by Alain Hoffmann
Preparation, part 3 - driving
Now on to the hot part. You must check every track you want to take. A rule of thumb is that you must drive an average of 3 Km for 1 Km of roadbook.
Ideally you should do this in 2 cars in case you get stuck.
You will need either a small notebook or some A4 or letter-size sheets. Make a grid of 4 or 5 cases large and 5 or 6 cases in height like the one to the left.
Other "professional" roadbooks have a table only 2 cases large. This is good for speed events but we do not need that for our slow-going stuff.
It's also a good idea to number the cases. I make them in the same way you write but others prefer to start at the lower left and move up (similar to the way you drive). Most people seem to be more at ease with the first method.
You will need at least a dozen of those for preparations.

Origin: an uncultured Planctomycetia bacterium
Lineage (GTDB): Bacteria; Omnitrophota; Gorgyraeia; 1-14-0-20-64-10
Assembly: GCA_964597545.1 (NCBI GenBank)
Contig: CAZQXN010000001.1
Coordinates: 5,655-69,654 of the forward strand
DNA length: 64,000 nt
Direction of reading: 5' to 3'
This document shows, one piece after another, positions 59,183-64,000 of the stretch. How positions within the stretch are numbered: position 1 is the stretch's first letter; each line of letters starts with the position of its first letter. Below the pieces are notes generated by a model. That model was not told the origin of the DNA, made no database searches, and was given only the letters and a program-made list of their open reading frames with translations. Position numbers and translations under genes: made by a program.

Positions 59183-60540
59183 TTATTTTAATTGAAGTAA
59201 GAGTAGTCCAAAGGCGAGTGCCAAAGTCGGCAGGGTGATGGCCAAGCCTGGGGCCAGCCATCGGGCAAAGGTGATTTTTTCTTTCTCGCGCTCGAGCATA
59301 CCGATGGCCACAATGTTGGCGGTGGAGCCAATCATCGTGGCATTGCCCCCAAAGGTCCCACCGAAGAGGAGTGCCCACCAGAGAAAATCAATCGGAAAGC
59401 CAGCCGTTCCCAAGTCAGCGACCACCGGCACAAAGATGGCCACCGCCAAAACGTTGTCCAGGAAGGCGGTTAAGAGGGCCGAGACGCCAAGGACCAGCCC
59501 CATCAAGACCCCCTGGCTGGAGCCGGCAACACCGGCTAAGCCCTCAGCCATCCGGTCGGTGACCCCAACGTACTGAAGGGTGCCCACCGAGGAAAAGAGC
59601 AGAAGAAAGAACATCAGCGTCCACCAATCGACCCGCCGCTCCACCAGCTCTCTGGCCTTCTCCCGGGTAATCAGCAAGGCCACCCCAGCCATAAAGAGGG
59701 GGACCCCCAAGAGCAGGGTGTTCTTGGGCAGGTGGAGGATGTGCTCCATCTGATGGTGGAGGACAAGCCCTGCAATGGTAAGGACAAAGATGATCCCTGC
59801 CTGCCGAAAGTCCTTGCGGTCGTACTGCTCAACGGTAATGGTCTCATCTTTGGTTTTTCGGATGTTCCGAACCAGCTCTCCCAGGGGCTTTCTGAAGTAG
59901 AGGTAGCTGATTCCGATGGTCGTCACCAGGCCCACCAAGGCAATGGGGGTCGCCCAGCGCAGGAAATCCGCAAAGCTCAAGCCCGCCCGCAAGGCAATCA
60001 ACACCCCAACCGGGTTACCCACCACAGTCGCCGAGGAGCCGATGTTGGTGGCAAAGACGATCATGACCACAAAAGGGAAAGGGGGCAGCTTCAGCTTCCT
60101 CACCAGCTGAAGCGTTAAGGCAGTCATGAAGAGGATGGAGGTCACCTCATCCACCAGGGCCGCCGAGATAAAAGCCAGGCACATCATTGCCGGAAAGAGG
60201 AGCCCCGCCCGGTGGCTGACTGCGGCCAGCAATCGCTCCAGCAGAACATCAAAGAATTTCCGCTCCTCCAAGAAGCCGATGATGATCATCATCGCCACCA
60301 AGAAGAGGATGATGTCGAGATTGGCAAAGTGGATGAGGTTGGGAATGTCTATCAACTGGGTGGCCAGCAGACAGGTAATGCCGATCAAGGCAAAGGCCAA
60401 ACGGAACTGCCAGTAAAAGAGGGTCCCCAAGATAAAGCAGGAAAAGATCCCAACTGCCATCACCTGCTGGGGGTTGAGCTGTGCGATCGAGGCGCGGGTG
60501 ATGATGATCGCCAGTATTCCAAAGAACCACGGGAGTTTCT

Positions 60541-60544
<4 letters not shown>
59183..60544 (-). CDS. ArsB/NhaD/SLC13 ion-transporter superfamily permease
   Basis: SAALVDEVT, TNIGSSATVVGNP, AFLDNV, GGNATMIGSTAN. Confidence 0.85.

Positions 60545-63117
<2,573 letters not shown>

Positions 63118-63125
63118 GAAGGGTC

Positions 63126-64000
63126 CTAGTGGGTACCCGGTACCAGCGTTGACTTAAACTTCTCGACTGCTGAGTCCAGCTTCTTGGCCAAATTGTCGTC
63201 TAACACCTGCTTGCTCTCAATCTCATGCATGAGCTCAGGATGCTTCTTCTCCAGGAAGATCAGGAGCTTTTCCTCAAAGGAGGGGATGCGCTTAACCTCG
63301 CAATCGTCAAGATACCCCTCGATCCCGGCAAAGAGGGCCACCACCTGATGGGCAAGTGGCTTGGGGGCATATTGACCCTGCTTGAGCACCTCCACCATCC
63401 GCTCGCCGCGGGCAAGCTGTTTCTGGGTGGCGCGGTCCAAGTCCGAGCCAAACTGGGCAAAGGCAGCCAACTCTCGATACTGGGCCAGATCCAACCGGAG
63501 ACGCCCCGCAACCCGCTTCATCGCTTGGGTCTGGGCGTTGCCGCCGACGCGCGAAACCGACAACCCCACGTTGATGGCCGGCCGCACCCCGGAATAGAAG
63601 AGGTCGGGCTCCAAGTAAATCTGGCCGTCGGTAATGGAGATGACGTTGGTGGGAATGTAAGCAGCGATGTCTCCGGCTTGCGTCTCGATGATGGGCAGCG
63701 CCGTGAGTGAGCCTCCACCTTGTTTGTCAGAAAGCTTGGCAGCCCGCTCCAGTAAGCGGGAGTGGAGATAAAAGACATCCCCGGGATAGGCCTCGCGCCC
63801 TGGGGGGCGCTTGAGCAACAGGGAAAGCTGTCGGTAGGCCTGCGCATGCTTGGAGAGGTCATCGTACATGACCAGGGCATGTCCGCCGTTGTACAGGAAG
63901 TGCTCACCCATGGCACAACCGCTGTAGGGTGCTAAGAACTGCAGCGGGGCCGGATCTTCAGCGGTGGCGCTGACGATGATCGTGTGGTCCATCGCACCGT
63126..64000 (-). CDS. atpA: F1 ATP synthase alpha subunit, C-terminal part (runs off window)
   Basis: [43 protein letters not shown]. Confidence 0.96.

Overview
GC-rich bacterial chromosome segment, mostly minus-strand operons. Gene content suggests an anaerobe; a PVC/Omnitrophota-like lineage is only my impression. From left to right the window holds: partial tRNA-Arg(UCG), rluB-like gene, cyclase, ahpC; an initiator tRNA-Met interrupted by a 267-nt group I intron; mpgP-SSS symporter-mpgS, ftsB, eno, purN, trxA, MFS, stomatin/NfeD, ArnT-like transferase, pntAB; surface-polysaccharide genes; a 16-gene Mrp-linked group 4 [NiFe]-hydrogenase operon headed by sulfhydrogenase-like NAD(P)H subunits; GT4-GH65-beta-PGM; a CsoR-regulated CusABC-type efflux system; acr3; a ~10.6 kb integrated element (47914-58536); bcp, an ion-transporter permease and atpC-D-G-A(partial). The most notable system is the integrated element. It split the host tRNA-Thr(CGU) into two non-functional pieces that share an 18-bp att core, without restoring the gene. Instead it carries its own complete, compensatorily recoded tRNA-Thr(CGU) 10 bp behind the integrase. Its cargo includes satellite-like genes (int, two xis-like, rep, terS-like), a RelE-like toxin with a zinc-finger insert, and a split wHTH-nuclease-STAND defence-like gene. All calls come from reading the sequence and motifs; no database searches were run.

Mark the first page with a big A, the next with B and so on.
Drive to your starting point and set either your tripmeter to zero or note the distance with the 10ths of miles/kms. You must not reset the tripmeter during the whole trip. Many counters have a "slack" built in of between 50 meters and up to 200 meters. This means any time you reset the tripcounter it will first take up that slack before it starts the real count. This slack is not constant but depends on the teeth's positions inside the instrument. This slack also comes into play when you drive backwards. So if you have to reverse after some distance the tripmeter will not show the same values when you back up to the last situation. Don't worry, as soon as you start driving forward it will be correct after a short time.
The tripmeter allows for an error of 50 meters - in theory. Expect not more than 80-100 meters in real world. This can only be corrected by an electronic or mechanic tripmaster. An GPS does not work with enough precision.